Turn on CNBC for two minutes and it’s easy to believe you need to stop everything and invest in the hot stocks the “experts” are recommending and get out — NOW! — of the ones they’re bearish about.
Chris Minnucci, author of the ironically titled The Death of Buy and Hold: How Not to Outlive Your Money — Investing for, and in, Retirement, says do so at your own peril.
Minnucci, an early retiree and self-taught investor, says you’ll be far likelier to make your retirement money last if you take a more cautious, deliberate approach to investing. Minnucci preaches diversification using what he calls “the principle of correlation combined with the complementary principle of compromise.”
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Combining Correlation and Compromise
Correlation means a portfolio mix that includes: some high-volatility investments; some investments that tend to rise and fall along with stocks of large companies (known as large-cap stocks) and some “low-correlation” investments that tend to do the opposite of what large-cap stocks are doing. Compromise simply means using bonds to reduce your portfolio’s volatility.
Minnucci: It’s a reference to the ongoing debate where some pundits say, ‘Buy and hold is dead’ and some say, ‘No, it’s very much alive.’ The title is an attempt to be ironic. Actually, the book recommends a buy and hold approach. What you want to do is die with some money.
But some analysts said during the financial crisis of 2008-09 that if you had just held the stocks in the S&P 500 for 10 years, your portfolio would have been flat.
If you’re 100 percent invested in the S&P, you’re not really diversified. The book points out that during those 10 years, a number of asset classes were going up — bond funds were up 5 percent, emerging market stocks were up 9 percent and some precious metals equities (stocks of gold, silver and platinum mining companies) were up 18 percent. The idea that the S&P hadn’t been going up doesn’t imply buy and hold is dead.
If you had been holding some of portfolios I describe in book, you would’ve done fine during the so-called ‘Lost Decade’ of the 2000s.
Buy and hold is the best investment strategy for amateur investors.
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So you’re saying there are other stocks to hold beyond just the big ones in the S&P 500? Smaller stocks and international stocks?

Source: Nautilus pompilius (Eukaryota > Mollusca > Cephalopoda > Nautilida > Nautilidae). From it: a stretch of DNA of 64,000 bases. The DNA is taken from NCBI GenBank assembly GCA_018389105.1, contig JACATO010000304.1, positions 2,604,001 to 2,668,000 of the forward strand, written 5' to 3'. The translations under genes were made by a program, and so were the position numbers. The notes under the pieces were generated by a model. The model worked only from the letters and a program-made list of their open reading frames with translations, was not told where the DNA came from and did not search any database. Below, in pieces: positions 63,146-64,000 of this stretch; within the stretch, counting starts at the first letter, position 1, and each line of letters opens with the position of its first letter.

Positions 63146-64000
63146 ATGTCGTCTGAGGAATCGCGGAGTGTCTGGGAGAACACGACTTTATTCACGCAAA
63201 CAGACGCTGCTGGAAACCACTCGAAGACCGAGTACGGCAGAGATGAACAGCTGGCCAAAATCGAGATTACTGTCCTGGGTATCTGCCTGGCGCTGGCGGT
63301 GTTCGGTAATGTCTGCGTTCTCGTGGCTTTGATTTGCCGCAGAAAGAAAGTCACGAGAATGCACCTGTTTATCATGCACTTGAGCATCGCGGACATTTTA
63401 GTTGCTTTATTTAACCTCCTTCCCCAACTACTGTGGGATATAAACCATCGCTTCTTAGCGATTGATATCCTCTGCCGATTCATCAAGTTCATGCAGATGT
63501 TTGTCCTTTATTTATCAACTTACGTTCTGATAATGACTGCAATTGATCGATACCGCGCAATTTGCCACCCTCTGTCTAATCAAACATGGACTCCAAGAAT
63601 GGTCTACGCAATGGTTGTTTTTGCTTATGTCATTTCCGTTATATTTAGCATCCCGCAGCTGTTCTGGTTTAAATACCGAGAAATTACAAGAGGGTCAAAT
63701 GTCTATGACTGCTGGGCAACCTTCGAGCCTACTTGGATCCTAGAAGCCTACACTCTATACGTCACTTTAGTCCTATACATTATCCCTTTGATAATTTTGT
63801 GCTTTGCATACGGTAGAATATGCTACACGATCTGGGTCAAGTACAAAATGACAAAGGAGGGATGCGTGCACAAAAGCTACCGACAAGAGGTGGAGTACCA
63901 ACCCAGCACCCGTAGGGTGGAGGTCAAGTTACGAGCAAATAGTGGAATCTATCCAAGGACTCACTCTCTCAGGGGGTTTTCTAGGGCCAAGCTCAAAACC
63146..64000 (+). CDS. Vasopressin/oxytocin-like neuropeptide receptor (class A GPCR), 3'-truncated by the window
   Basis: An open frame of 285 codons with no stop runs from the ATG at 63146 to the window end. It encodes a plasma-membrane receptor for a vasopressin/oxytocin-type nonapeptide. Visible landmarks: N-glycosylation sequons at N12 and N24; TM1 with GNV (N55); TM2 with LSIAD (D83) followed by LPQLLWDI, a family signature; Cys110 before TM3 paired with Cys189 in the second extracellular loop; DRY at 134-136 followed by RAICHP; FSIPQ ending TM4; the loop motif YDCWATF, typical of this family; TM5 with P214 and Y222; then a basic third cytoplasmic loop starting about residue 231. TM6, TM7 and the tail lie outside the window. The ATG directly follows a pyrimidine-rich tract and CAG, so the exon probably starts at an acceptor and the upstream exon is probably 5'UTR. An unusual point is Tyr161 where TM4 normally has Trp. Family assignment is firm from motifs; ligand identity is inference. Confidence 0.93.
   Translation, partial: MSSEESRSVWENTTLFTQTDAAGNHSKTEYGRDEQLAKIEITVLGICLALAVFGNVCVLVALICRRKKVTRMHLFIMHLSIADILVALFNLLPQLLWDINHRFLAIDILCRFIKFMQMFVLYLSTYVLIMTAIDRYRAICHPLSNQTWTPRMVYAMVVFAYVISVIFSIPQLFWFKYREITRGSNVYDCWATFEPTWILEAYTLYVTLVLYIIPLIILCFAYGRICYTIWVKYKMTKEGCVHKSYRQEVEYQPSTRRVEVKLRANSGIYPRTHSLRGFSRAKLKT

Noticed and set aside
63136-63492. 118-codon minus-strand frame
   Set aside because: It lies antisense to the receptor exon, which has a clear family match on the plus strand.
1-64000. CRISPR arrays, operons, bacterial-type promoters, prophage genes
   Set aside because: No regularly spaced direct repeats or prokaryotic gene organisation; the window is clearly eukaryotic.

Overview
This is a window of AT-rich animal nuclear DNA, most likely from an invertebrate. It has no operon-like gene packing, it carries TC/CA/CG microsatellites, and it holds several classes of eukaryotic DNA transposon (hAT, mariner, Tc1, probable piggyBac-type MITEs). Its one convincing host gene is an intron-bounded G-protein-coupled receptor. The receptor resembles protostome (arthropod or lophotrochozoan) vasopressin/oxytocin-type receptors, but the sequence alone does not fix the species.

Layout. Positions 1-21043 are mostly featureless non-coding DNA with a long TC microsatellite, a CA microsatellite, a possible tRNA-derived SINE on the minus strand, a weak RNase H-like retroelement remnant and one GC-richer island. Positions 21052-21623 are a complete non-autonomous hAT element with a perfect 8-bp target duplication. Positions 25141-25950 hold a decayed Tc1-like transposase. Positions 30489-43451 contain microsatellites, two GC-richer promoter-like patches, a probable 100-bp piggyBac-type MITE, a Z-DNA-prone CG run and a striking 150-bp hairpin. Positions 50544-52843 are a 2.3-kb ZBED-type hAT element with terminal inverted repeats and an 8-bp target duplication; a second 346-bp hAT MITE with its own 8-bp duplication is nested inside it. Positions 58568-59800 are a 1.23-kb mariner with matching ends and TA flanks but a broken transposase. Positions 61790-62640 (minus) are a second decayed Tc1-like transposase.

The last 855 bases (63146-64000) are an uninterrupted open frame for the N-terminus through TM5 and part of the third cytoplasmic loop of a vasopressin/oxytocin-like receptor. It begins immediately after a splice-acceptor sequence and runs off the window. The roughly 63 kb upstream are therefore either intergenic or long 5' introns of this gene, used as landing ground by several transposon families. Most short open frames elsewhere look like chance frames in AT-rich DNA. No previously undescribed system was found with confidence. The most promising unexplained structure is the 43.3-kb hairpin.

Right. Owning just large-cap stocks in the U.S. doesn’t take advantage of some of the hedges in the book, like precious metals equities bought mostly through mutual funds and ETFs.
Most people think reducing risk means reducing your exposure to stock market volatility and buying bonds to do it. What do you think?
Risk and stock volatility are not the same thing at all. To me, the key risk is running out of money. Volatility is one way that can happen, especially if you retire and get hit by a bear market immediately. But it’s not the only way you can run out of money.
There’s the risk from stock volatility and the risk posed by not earning enough to keep up with inflation. That inflation risk is just as dangerous.
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So you think people need to avoid holding too much in bonds because most bonds don’t keep up with inflation?
Right. If you rely too much on bonds, you could potentially increase your risk of not keeping up with inflation and then running out of money.
You say people need to understand how to diversify based on the principle of correlation combined with the principle of compromise. What do you mean?
The principle of compromise is basically adding bonds to your stock portfolio with the idea that bonds are a lot less volatile than stocks. So you can reduce the overall volatility of your portfolio by adding bonds. But they also return less than stocks; so when you add bonds, you reduce your return.
Most investors need to include bonds in their portfolio to a moderate allocation level.
The principle of correlation is the idea of adding highly volatile investments to your portfolio that tend to be not correlated with stocks. This approach allows you to potentially reduce the volatility of your portfolio and the risk of losses without giving up returns.